A Tale of Two Curries



In his exhaustive cookbook-slash-history Thai Food, David Thompson describes the massaman (or mussaman) style of curry as "the most complex, time-consuming Thai curry to make; it is also the most delicious."

A Thai mussaman curry is oily and highly seasoned with tamarind and sugar. ...The most common version uses chicken or beef with potatoes and onions, but I have come across many variations, including duck with pieces of pineapple..., beef with white radish and even freshwater fish with long eggplants. ...A starchy vegetable - potato, sweet potato, white radish - is a necessary component.

  • www.visit-thailand.info


Thompson's own recipe calls for chicken, potatoes, shallots, coconut milk, Thai cardamom pods, peanuts, bay leaves, coconut cream, palm sugar, fish sauce, tamarind water and pineapple juice. It also requires a curry paste made of red chiles, shallot, garlic, galangal, lemongrass, coriander root, salt, peanuts, coriander seeds, cumin seeds, cloves, nutmeg, mace, cassia bark and Thai cardamom pods.

"It should taste sweet, sour and salty," Thompson advises.

I picked up Thompson's book -- one of the most beautiful (and heaviest) cookbooks I've ever seen - partly because I couldn't stop thinking about a massaman curry I'd had a few months earlier at Thai Café (6170 Delmar Boulevard).

That massaman curry was like eating chicken and potatoes in a peanut-butter sauce. It was sweet with coconut, but that was the only not-peanut-butter-like note. I'd asked for it to be served "hot," and I thought I saw my server note two stars beside my order on her pad, but the dish barely flickered.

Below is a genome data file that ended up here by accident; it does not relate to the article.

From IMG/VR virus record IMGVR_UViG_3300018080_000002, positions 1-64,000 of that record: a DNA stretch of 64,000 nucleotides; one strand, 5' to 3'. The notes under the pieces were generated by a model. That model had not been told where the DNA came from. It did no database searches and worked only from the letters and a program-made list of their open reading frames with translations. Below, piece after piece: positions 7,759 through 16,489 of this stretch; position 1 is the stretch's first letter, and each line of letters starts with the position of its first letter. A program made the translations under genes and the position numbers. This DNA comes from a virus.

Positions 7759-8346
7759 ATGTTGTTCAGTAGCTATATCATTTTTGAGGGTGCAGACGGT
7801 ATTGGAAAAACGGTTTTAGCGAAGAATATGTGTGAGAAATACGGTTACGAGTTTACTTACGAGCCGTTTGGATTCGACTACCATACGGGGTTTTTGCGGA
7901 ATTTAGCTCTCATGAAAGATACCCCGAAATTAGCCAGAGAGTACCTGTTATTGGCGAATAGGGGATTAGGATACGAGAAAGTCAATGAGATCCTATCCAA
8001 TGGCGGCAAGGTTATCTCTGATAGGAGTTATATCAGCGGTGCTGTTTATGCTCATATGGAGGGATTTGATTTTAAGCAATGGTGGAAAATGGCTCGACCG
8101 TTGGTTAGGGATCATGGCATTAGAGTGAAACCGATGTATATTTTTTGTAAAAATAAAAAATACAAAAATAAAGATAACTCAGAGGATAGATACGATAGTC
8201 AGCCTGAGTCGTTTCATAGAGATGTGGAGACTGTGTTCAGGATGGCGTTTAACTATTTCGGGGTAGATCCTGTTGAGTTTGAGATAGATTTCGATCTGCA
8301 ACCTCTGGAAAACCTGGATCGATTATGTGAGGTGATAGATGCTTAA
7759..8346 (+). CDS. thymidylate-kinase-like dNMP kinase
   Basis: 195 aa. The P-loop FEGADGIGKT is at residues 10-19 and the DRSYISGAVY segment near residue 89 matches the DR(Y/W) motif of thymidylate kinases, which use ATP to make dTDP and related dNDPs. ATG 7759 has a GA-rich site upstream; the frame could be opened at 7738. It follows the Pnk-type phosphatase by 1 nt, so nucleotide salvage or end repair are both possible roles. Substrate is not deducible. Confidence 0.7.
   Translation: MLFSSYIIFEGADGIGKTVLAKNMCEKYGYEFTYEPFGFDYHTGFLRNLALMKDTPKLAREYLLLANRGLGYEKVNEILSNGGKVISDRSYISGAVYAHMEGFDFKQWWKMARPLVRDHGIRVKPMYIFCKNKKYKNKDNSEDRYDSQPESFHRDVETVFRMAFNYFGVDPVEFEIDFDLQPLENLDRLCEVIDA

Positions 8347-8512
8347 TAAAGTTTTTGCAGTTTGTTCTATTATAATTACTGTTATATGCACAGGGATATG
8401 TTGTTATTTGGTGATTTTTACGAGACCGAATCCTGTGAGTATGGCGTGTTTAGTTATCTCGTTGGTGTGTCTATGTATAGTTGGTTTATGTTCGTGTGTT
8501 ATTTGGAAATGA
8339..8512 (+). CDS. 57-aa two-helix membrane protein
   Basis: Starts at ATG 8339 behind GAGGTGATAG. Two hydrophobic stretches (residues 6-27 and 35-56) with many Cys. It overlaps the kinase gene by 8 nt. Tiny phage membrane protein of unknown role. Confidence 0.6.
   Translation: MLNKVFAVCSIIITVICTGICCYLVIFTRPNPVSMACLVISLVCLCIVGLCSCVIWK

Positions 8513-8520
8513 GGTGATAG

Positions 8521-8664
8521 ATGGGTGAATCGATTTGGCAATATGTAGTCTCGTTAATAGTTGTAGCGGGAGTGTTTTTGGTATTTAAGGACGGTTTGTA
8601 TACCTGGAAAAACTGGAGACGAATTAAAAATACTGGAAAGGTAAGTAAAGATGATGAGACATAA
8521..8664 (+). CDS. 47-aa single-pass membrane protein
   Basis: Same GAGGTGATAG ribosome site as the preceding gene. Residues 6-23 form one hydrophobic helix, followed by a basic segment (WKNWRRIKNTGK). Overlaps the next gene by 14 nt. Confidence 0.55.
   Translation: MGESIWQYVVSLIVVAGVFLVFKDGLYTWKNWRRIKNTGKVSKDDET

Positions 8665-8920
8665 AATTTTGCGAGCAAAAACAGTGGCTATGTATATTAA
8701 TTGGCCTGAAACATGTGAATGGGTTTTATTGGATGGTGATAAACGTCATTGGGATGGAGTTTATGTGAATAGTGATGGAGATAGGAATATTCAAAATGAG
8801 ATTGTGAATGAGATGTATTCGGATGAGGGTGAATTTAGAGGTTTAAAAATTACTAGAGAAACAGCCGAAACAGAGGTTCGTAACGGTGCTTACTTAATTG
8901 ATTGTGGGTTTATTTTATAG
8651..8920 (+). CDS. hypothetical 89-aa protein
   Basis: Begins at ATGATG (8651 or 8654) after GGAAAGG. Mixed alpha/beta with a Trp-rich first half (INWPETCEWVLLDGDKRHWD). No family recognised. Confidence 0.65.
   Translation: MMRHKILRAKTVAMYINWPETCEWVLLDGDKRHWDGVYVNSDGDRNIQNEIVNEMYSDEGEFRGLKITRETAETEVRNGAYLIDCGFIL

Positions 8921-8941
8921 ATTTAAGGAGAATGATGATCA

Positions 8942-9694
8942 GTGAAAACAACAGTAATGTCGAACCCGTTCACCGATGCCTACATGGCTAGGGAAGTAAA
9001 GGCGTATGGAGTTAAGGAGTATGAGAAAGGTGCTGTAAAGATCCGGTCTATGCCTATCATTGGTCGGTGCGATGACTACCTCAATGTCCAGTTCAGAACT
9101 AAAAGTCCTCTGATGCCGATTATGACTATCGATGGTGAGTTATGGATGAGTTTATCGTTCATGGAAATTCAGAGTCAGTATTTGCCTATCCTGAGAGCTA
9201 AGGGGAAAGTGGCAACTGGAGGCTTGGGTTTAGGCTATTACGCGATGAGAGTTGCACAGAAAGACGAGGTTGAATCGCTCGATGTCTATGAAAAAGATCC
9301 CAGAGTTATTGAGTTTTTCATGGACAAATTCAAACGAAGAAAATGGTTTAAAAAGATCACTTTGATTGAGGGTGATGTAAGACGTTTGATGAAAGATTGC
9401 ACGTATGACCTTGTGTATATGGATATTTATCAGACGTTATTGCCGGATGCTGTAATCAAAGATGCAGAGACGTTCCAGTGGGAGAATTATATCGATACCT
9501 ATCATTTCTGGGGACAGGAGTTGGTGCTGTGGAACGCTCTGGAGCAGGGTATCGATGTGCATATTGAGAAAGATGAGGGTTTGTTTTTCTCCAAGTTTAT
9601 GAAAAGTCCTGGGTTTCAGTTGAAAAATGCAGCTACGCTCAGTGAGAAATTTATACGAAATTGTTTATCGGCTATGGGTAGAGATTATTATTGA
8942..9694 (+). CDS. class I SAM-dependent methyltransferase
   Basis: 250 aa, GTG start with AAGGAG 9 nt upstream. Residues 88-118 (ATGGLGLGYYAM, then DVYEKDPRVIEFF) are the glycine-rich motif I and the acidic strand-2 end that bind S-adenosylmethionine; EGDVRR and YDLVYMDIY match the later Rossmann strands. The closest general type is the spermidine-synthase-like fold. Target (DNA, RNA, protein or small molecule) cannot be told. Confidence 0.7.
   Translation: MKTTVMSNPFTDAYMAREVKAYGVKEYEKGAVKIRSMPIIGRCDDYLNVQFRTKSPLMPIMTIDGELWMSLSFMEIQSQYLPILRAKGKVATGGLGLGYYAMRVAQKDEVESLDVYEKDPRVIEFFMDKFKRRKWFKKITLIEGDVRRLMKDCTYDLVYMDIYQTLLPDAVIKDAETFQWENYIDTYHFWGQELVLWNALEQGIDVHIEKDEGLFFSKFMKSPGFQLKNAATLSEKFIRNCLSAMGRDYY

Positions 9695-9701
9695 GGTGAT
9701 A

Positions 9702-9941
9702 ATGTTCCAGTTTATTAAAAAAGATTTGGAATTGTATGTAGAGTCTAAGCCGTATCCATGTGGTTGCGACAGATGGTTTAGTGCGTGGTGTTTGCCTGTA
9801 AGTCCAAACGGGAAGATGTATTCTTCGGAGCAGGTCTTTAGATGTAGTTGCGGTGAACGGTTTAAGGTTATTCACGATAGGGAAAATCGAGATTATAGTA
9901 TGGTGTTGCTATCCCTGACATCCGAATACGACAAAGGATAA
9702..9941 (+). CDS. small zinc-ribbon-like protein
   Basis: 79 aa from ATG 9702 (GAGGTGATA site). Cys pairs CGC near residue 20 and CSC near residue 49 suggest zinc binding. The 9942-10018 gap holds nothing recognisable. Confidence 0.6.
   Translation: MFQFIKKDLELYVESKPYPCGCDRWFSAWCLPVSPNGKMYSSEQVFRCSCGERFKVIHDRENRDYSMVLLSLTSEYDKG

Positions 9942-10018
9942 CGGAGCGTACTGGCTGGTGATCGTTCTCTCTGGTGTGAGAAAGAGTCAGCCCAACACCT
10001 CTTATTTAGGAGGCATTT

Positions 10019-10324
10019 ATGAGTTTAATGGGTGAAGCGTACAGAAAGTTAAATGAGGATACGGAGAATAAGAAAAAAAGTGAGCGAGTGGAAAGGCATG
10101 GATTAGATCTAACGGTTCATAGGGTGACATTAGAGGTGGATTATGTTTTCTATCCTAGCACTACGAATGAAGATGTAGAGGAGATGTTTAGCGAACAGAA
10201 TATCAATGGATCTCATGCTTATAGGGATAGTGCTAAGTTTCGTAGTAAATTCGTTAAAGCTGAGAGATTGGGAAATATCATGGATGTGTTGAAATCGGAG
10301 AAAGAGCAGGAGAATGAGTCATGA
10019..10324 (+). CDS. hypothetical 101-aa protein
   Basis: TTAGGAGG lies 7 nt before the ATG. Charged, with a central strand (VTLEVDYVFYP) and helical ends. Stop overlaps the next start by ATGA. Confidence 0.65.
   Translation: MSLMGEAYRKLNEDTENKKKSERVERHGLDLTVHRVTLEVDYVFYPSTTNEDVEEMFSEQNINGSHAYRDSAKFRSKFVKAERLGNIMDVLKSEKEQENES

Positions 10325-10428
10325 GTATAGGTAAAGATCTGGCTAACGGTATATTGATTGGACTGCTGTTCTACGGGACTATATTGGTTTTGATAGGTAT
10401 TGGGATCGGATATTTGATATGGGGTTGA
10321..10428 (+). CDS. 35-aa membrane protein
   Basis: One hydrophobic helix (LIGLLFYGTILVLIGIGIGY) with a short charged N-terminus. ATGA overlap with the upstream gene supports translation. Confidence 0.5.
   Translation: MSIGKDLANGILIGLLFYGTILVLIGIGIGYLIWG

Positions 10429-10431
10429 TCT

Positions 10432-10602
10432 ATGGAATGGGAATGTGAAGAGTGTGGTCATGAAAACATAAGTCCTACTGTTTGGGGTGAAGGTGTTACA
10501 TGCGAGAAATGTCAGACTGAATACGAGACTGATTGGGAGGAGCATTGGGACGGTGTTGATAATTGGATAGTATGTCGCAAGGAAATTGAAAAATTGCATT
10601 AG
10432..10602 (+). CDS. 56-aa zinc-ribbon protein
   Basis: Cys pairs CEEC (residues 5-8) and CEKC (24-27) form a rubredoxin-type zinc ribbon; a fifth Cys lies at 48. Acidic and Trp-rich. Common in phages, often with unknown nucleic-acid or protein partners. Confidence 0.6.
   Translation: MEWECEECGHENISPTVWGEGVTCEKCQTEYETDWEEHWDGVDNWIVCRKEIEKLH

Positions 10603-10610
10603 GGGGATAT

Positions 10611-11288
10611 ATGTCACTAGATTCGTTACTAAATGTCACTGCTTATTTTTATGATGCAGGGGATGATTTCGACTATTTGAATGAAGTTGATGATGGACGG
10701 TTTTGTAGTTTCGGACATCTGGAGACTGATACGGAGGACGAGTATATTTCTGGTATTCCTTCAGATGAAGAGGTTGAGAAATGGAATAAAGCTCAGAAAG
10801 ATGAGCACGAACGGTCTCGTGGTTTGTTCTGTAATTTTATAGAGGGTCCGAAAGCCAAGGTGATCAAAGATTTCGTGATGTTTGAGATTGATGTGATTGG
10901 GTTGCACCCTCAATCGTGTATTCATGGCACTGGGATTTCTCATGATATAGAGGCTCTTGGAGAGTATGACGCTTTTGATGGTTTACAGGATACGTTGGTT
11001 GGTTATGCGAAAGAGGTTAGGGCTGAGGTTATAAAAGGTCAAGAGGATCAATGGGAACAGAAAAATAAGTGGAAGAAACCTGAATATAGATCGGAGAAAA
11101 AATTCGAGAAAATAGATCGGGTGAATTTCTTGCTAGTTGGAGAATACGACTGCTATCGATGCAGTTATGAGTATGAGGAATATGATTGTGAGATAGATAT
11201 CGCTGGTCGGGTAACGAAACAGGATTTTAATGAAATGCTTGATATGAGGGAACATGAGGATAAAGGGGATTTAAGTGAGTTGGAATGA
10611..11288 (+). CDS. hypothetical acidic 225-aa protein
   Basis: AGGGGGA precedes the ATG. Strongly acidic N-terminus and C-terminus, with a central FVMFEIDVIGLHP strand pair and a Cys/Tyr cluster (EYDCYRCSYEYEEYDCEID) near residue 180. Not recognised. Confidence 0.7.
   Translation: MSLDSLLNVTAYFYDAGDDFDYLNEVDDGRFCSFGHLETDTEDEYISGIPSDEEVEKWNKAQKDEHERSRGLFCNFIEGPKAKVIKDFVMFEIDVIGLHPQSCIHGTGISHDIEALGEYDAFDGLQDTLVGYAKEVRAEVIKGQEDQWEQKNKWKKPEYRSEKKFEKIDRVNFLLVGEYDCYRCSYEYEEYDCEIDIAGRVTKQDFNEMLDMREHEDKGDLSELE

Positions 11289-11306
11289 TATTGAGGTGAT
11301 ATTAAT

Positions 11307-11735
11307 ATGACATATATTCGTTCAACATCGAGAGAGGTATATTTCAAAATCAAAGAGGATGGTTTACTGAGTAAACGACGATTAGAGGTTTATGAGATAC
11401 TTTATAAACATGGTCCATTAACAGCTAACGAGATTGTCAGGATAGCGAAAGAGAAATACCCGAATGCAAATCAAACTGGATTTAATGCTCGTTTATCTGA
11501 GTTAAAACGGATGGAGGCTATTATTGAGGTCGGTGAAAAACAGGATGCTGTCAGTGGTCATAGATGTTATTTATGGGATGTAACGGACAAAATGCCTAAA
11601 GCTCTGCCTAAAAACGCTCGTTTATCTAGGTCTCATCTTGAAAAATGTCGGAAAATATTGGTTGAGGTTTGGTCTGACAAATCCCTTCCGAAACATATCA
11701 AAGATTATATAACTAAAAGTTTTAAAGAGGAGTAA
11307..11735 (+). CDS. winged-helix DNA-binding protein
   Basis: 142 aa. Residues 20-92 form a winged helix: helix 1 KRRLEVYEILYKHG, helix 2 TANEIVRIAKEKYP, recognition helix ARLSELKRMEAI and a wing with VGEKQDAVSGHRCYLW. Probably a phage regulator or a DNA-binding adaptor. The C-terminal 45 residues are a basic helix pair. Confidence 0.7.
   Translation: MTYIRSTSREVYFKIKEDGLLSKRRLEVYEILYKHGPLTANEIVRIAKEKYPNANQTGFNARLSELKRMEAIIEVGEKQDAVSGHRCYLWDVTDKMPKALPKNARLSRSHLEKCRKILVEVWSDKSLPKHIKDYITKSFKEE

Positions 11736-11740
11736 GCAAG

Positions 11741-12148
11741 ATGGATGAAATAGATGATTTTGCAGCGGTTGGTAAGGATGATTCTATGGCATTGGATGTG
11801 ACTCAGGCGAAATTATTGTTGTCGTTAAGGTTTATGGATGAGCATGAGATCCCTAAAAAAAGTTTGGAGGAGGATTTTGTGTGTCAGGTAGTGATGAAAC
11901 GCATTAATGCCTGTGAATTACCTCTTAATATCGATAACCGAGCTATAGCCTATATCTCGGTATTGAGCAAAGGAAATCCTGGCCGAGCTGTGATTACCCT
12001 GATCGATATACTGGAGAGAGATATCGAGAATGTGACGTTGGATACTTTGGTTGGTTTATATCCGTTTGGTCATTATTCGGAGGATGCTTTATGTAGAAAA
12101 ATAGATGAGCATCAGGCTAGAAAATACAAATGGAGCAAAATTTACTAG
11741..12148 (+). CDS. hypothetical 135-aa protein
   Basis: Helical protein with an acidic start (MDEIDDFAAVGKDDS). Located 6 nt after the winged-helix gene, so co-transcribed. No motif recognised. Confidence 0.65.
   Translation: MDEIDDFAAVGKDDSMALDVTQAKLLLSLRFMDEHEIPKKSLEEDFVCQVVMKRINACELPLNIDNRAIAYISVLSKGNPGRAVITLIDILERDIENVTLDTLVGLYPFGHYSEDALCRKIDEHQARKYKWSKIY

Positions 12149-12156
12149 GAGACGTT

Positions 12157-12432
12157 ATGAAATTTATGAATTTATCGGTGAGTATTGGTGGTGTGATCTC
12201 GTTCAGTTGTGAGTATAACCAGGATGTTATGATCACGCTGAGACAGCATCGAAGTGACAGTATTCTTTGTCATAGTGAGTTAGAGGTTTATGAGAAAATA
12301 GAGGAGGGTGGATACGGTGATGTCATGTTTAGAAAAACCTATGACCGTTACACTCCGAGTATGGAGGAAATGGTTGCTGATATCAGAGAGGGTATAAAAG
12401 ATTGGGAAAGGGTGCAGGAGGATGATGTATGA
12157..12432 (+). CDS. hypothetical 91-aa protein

I was fairly certain this wasn't how a massaman curry should taste. Yet I hestitated to associate it with some general failing on Thai Café's part. During that same meal, I'd enjoyed a cup of excellent tom yum goong (shrimp, lemongrass, galangal, Kaffir lime leaves and red chile), the soup's balance of hot and sour ideal.

Not long ago I stopped at Tha Gai Yang Café (6250 Delmar Boulevard) and ordered massaman curry. I knew this would be hot even before I took a bite: Red chile flecks were scattered across the sauce. And while the curry had definite cocount and peanut flavors, neither dominated. I'm not sure I noticed the sourness Thompson dictates, but there was a definite fruity undertone to the dish - if not tamarind or pineapple (or both), something very similar.

But when I returned to my office and opened Thai Food to Thompson's massaman recipe, I couldn't help but think I'd missed something. Or maybe this massaman curry, too, had been lacking somehow. It had been tasty, yes, and well balanced, but it hadn't seemed as complex as Thompson's recipe might suggest.

Now, I was already mystified that the curries from Thai Café and Thai Gai Yang Café had been so different from one another simply because the two restaurants have the same owner. More broadly, though, I was mystified by what I should be seeking from this dish. What, exactly, is complexity? How do you know it? Can you understand Thai cuisine - or any other relatively unfamiliar cuisine - without answering those questions first?

What I hope to do over the next few months (or longer) is to explore these questions by visiting different Thai restaurants, trying to make Thai recipes on my own and - well, I'm not sure what else. This is an experiment, you see. But it's exactly the sort of thing I had in mind when we decided to launch Gut Check as a stand-alone blog. Needless to say, your input is welcome.

I should add that I haven't picked Thai cuisine because I think it is especially confounding. I just happened to be eating Thai food when these questions occurred to me. Beats picking a cuisine out of a hat.

So: I have no idea where we'll go next or why. But I suspect that wherever we go on this trip, it will be pretty damn tasty. And hot. Bring a cold beer or two.

-Ian Froeb

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